Church services in Northern Ireland have changed.
This weekend, congregations didn’t gather in buildings – but car parks.
It’s after the Stormont Executive relaxed coronavirus lockdown restrictions and allowed worshippers to gather in their vehicles.
Churches recently reopened for people to pray privately, with appropriate social distancing and the cleaning of shared-contact hard surfaces.
A number of drive-in sermons took place on Sunday, like the one at Dunseverick Baptist Church outside Bushmills in County Antrim.
An orchestrated beeping of horns got proceedings under way.
This definitely wasn’t your typical Sunday at church.
The service was led by Pastor Billy Jones who said the day was hugely symbolic.
“Yes, I know socially isolating in our own cars, but the fact that we can come to one place together to worship God means an important amount to many, many people,” he said.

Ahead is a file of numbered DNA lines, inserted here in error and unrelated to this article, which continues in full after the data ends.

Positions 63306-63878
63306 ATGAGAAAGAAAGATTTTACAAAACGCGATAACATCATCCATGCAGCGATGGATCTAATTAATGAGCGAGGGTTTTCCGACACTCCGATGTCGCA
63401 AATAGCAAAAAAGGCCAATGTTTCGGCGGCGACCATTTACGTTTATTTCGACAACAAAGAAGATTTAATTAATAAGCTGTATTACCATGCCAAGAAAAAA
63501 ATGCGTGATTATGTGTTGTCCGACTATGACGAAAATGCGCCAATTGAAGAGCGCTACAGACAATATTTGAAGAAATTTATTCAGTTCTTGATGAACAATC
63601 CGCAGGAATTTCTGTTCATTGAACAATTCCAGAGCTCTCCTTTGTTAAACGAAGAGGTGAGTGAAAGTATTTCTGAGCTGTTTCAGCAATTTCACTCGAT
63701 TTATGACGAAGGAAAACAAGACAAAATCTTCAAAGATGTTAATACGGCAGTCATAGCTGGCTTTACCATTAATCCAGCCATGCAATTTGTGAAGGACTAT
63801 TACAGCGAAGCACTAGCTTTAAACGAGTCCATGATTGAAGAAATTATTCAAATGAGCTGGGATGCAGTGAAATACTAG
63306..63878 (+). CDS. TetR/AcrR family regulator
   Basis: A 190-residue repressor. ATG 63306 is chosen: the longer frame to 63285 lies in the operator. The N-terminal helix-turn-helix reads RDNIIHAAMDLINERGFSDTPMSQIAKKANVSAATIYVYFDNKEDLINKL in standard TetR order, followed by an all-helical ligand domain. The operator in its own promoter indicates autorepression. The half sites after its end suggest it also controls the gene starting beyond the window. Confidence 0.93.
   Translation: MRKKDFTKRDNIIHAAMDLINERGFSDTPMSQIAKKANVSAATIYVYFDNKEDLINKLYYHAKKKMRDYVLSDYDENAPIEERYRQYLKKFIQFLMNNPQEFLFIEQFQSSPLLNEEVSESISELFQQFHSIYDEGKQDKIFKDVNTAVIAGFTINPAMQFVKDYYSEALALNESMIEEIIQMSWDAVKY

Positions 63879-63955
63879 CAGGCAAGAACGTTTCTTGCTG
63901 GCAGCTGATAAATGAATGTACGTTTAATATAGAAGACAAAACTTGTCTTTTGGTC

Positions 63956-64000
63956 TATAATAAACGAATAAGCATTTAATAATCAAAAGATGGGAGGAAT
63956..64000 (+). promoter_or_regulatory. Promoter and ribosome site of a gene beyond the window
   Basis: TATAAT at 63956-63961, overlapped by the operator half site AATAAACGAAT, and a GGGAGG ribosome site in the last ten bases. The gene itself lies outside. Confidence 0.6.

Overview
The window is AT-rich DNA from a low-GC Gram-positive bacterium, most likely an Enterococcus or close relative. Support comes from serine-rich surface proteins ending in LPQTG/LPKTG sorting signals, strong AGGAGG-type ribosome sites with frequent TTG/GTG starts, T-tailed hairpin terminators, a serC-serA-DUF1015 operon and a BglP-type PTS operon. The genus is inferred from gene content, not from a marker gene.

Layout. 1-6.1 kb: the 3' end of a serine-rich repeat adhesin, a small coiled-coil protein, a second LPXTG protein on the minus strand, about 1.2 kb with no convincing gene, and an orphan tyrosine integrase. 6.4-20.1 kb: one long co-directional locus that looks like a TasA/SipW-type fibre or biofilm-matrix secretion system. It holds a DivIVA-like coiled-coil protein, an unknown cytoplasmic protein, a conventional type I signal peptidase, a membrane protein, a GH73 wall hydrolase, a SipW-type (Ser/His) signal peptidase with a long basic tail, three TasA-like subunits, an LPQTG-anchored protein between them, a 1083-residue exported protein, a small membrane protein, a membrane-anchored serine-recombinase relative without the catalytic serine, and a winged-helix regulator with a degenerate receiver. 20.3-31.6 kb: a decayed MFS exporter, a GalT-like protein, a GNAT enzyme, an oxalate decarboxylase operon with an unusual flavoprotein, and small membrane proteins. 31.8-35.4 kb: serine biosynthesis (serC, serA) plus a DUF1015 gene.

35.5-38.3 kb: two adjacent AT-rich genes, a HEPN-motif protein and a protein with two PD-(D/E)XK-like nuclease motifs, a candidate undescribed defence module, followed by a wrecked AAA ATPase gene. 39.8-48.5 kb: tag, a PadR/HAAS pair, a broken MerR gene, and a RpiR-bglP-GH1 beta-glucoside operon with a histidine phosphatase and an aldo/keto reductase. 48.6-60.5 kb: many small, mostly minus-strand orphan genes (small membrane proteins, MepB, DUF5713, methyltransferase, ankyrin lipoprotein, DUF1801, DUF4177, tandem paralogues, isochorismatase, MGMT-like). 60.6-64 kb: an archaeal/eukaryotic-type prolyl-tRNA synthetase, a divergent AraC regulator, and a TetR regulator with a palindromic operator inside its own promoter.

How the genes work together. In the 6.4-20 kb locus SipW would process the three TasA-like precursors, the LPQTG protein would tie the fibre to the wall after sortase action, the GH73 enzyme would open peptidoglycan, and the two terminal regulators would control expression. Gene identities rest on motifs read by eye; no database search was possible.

Several members of the congregation spoke of the service symbolising “light at the end of the tunnel”.
Another said: “We don’t need a church because the people are the church, but it’s just lovely to come together again.”
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It wasn’t the first drive-in service at Dunseverick Baptist Church. In previous summers it has staged similar services for tourists. Now it was for necessity, not novelty.
About 100 vehicles lined up in front of the outdoor stage where Pastor Jones delivered his service, helped by two powerful speakers.
Worshippers sat with their car windows down amid plenty of waves, smiles and sing-a-longs.
This event isn’t likely to be a one-off. Pastor Jones says he is happy to facilitate other drive-ins until the congregation can once again gather inside.
After an hour, an orderly queue of cars formed for the exit.
For the 200 or so present, it was a return to some kind of normality.